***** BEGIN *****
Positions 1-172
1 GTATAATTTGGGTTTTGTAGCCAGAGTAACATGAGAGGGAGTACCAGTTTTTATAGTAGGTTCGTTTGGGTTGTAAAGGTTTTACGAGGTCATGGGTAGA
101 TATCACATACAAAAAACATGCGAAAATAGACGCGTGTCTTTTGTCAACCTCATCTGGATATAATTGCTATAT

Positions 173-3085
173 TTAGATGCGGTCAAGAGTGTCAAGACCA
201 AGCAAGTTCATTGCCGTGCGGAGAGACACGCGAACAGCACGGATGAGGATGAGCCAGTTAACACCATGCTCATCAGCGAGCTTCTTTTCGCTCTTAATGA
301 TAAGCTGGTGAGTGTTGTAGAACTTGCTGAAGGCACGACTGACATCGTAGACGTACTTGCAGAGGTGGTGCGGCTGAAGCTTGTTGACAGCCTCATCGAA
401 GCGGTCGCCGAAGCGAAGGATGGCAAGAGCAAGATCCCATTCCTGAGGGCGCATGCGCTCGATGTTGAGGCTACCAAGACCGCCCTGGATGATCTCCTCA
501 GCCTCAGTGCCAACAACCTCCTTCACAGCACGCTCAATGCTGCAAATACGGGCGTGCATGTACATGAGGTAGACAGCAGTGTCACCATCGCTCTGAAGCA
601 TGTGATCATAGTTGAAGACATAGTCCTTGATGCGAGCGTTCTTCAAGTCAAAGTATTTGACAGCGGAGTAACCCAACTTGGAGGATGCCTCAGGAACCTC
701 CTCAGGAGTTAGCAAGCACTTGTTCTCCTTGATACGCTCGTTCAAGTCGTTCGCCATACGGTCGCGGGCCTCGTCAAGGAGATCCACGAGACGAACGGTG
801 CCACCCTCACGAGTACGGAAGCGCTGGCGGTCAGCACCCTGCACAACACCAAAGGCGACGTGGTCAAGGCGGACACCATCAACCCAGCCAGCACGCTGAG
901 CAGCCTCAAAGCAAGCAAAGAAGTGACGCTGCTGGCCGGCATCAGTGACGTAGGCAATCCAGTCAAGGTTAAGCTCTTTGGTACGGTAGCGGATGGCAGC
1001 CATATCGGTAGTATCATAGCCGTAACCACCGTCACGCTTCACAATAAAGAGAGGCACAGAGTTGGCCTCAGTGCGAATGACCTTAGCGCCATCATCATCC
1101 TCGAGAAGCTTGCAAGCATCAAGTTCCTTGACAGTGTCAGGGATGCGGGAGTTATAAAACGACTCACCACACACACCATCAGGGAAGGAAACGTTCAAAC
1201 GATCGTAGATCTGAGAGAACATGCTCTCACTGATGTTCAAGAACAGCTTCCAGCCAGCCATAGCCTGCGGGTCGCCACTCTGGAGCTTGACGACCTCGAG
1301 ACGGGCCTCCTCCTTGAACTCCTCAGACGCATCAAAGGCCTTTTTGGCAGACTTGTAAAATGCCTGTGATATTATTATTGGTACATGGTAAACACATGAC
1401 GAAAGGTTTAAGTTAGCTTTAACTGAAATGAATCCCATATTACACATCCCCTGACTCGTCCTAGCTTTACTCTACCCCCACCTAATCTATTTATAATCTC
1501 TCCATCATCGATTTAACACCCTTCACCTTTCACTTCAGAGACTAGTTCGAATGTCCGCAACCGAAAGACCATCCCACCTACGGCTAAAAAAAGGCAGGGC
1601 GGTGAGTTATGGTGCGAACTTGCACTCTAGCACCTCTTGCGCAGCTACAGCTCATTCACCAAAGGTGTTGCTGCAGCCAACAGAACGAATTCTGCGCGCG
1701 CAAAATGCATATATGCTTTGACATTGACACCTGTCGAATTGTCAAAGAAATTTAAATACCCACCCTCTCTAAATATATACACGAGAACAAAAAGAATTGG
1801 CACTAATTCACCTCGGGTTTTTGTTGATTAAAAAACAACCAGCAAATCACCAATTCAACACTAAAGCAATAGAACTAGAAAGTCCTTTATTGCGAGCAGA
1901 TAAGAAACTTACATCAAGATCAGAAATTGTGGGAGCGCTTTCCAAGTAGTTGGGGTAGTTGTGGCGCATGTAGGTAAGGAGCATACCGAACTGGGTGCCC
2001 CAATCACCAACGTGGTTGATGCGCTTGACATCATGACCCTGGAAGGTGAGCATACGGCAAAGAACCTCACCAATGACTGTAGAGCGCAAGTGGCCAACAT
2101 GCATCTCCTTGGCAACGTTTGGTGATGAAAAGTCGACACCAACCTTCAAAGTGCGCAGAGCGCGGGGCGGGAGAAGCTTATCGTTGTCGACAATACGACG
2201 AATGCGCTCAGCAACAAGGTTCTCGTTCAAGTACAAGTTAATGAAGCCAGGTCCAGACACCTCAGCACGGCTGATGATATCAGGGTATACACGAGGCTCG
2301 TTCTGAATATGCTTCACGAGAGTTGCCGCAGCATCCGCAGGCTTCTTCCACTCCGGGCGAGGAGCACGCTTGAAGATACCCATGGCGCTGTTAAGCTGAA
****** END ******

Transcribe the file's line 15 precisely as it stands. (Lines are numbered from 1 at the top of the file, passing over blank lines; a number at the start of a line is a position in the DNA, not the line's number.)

1101 TCGAGAAGCTTGCAAGCATCAAGTTCCTTGACAGTGTCAGGGATGCGGGAGTTATAAAACGACTCACCACACACACCATCAGGGAAGGAAACGTTCAAAC